Proposals outlined in Rangeland Reform '94 have been perceived to greatly alter grazing use on public lands. In addition to new rules and regulations, the grazing fee would double under this reform proposal. The debate about these controversial policies would be expected to affect the market value of public kind grazing permits. Regression models were developed using over 700 ranch sales to determine recent trends in market value for New Mexico ranches, including public land ranches. After 1988, nominal deeded ranch values were found to have increased by 3% per annum, but remained unchanged in 1992 constant dollars. This follows a 50% decline in real value from 1982-88. Ranches heavily dependent on Bureau of Land Management (BLM) land for grazing capacity decreased in real value by about 1.8% per annum over the 1988-94 study period. The United States Forest Service (USFS) has recently had the most controversial land use polices and the highest average total grazing costs. This has been reflected in the market value of USFS ranches, with a continued decrease in permit value; USFS ranches in New Mexico have lost 75% of their real value since 1982. Doubling grazing fees on New Mexico state trust lands contributed to a downward trend in leasehold value. Somewhat surprising, given the higher grazing fee on state trust lands, these permits increased in market value in both real (1.7% per year) and nominal (5% per year) terms after controversy about state lands subsided and federal land policies became more controversial.
    • Public Opinions about Rangeland Resources in Northeast Nevada

      McAdoo, J. Kent (Society for Range Management, 2003-08-01)
    • Public Perceptions of Sagebrush Ecosystem Management in the Great Basin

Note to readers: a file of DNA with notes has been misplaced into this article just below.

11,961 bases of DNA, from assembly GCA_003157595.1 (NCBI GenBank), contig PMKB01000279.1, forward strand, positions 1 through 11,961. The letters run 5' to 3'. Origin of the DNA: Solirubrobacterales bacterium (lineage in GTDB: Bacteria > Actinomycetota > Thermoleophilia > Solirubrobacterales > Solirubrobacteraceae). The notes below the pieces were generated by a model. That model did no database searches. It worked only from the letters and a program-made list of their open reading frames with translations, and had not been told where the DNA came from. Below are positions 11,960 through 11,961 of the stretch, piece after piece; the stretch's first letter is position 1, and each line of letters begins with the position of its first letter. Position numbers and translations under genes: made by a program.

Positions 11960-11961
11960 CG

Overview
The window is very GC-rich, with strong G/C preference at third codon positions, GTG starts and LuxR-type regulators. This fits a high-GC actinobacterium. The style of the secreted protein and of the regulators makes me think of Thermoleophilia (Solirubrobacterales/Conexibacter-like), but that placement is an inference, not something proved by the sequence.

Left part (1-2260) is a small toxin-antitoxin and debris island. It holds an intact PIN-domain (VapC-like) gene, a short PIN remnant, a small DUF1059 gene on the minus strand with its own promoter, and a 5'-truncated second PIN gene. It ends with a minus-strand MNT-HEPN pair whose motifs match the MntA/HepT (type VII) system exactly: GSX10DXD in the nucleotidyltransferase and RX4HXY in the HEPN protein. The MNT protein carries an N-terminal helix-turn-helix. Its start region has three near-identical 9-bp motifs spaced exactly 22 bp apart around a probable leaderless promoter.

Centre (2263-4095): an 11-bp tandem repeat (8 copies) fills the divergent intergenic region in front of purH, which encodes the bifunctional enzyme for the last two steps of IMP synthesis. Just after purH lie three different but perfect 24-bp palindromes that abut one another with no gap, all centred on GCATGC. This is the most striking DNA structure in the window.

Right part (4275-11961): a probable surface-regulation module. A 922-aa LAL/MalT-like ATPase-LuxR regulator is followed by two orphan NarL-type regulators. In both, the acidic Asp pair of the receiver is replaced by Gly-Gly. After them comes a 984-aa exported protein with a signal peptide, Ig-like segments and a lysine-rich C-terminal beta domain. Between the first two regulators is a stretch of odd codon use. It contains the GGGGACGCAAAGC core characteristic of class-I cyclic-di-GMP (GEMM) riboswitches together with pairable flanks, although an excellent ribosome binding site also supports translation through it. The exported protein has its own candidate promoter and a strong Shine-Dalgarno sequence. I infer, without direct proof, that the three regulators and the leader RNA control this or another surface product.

Shindler, Bruce; Gordon, Ryan; Brunson, Mark W.; Olsen, Christine (Society for Range Management, 2011-07-01)
      Intact sagebrush communities in the Great Basin are rapidly disappearing because of invasion of nonnative plants, large wildfires, and encroachment of pinyon and juniper woodlands. Land management options, including the use of prescribed fire, grazing, herbicides, or mechanical treatments, can reduce the potential for wildfire and restore plant communities. Public acceptance of management actions, and trust in agencies to carry out those actions, is a critical component of developing and implementing successful long-term land management plans. This study examines citizens’ opinions and perceptions about rangeland management in the Great Basin. In fall 2006 we conducted a mail survey of randomly selected households in three urban and three rural regions of the Great Basin, receiving 1 345 valid responses for a 45% response rate. Overall, respondents perceived that the environment is moderately healthy; however, they do recognize threats to sagebrush ecosystems. Public acceptance is relatively high for the use of prescribed fire, grazing, felling woodland trees, and mowing shrubs, but low for herbicide treatment and chaining. Although respondents indicated high levels of acceptance for some management actions, they expressed relatively low levels of trust in land management agencies to implement these actions.
    • Public Policy on Private Lands—A View From a Professional Society Standpoint

      Housley, Ray (Society for Range Management, 1993-02-01)
    • Punch Planting to Establish Grass Seed

      Hauser, V. L. (Society for Range Management, 1982-05-01)